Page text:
Temasek, Singapore’s state investment firm, often moves in mysterious ways – not all of them lucrative, although the low-key sovereign wealth fund (which prefers being called an “investment agency”) has made enough shrewd moves over the years to maintain an enviably large war-chest of about $121bn- not least its move in November to sell its first ever tranche of 30-year bonds.
In its last annual report, in September, Temasek said it had an annual return of 16 per cent since its inception in 1974, down from the 18 per cent it reported August 2008 but still not a bad performance considering the investment environment.
Now, Temasek is setting up a wholly-owned multibillion dollar investment company to invest in assets from stocks to bonds.
In a brief statement by a spokesman it said:
“Temasek has recently set up Seatown Holdings as a wholly-owned global investment company. We have a small core team seconded from Temasek, and are still in the process of building up the Seatown team”.
Living up to its reputation for minimal information, Temasek added only that Charles Ong, senior managing director and chief strategist for Temasek – and a former investment banker at Deutsche Bank and Lazard Freres – would be chief executive of the new company.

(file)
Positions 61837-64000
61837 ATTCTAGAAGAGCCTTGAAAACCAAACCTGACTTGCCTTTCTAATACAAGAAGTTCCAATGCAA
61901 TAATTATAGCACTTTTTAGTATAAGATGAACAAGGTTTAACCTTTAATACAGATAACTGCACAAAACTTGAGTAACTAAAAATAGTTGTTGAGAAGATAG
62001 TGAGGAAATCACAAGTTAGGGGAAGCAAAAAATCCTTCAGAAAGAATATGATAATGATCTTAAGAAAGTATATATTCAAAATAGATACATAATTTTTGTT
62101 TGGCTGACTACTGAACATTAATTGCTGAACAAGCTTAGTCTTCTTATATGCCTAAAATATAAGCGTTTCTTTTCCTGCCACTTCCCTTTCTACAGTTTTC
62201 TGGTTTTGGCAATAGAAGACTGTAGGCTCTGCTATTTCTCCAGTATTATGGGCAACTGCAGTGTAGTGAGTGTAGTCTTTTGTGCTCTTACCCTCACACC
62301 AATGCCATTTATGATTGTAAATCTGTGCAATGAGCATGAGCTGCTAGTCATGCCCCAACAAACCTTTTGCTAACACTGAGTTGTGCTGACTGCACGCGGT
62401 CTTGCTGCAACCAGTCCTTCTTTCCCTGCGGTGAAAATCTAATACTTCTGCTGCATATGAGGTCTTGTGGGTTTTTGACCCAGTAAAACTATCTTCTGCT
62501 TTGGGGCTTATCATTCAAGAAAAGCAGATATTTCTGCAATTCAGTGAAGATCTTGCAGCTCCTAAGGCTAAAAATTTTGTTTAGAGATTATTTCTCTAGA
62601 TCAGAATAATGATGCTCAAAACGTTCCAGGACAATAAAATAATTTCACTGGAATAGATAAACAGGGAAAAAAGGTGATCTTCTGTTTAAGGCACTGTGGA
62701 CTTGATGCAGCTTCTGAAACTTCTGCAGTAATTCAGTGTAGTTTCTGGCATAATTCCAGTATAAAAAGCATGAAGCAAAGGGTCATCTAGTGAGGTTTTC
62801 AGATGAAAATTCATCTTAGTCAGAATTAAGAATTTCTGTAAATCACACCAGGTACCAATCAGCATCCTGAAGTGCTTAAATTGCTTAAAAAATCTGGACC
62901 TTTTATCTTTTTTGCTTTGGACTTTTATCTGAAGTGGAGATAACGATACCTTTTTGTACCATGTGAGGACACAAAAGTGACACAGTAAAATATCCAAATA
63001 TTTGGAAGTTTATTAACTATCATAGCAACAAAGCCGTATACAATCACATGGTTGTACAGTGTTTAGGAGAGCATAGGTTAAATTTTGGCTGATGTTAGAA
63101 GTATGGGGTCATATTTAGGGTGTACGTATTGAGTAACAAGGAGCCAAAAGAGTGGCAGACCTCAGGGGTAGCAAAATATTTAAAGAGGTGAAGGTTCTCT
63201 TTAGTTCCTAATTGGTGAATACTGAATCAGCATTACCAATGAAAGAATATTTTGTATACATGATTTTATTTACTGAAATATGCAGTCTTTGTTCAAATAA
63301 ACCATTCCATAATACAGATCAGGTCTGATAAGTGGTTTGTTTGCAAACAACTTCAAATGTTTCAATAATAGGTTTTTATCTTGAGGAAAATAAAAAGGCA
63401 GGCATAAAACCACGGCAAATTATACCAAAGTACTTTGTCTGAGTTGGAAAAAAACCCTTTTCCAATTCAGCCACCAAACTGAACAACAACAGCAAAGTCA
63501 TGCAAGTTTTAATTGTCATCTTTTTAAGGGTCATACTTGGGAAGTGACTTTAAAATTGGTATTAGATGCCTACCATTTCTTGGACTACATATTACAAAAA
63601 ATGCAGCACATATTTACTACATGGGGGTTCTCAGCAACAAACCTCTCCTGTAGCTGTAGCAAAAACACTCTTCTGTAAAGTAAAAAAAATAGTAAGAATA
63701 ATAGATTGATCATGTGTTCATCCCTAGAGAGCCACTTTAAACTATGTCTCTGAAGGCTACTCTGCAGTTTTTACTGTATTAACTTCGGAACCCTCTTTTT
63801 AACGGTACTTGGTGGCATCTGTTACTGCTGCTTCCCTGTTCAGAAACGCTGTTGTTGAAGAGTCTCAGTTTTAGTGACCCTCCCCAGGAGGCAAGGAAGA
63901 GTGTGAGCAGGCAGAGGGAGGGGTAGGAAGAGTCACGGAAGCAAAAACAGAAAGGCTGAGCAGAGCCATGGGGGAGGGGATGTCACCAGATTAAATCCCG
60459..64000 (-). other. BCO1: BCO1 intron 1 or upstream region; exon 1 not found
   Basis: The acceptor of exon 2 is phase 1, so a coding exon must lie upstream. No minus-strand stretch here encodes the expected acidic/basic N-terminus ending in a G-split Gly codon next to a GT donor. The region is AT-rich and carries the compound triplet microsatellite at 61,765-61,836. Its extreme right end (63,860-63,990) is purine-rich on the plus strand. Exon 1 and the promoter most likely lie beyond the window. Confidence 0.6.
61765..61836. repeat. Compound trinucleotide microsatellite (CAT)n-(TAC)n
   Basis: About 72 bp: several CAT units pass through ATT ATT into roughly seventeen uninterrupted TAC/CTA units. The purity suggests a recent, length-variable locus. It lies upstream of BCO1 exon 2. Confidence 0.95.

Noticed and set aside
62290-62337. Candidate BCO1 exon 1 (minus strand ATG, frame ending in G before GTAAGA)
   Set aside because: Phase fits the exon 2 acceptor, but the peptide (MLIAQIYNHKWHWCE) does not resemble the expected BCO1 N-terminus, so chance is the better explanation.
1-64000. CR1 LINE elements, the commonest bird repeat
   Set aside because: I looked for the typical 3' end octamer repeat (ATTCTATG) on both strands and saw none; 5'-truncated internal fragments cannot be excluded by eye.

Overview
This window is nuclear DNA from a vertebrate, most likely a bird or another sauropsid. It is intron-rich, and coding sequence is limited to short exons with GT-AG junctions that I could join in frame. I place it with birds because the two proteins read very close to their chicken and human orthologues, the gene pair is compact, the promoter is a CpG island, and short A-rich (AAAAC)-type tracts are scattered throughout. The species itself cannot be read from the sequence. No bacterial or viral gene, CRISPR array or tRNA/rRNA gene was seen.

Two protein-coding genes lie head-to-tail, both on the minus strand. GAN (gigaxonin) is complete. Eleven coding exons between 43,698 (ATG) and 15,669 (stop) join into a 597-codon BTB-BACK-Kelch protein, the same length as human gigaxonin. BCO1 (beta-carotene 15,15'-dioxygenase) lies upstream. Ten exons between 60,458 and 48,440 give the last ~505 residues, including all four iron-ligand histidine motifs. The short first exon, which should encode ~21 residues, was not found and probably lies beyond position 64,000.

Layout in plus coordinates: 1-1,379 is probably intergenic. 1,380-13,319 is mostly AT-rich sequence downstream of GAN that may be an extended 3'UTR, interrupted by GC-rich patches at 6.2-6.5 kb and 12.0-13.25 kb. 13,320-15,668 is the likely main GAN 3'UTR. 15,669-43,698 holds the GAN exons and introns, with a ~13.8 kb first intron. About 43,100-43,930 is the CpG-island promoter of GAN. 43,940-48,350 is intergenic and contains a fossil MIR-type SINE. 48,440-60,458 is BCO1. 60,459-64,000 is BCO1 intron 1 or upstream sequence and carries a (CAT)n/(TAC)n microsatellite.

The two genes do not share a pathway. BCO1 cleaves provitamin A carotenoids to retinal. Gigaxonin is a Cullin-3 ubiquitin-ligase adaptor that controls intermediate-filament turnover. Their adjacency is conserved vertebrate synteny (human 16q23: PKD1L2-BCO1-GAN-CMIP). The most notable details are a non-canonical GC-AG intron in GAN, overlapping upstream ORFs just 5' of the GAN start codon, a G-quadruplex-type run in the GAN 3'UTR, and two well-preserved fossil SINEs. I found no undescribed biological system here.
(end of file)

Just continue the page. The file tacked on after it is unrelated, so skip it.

Bloomberg, citing people familiar with Temasek’s plans, added that Nasser Ahmad, co-founder of New York-based DiMaio Ahmad Capital, a hedge-fund firm specialising in credit products, would be co-CEO of the new company.
Temask didn’t put a figure on it but the Wall Street Journal reports that Seatown could have an investment capital of around US$3bn to invest in emerging markets with a focus on Asia.
The funds for the new company will partly come from the money that Temasek raised from its recently increased US$10bn bond programme, having already raised close to US$5bn through bond issuance since 2005, the Journal added.
As Bloomberg noted on Wednesday, Temasek has transformed from a passive holder of stakes in government-controlled companies to an investor with more than two-thirds of its underlying assets abroad.
In a further metamorphosis, Temasek is also considering eventually inviting Singaporeans to co-invest with the new company in emerging markets. That follows a speech in July last year by Ho Ching, Temasek’s CEO and wife of Singapore’s prime minister, who first floated the idea of Temasek inviting public participation in its investment projects.
Temasek, she said, would want only long-term investors if the proposal went ahead. It would first seek “sophisticated co-investors” and test the model over “one market cycle during the next five to eight years” before deciding whether to invite retail investors “in perhaps eight to 10 years’ time”.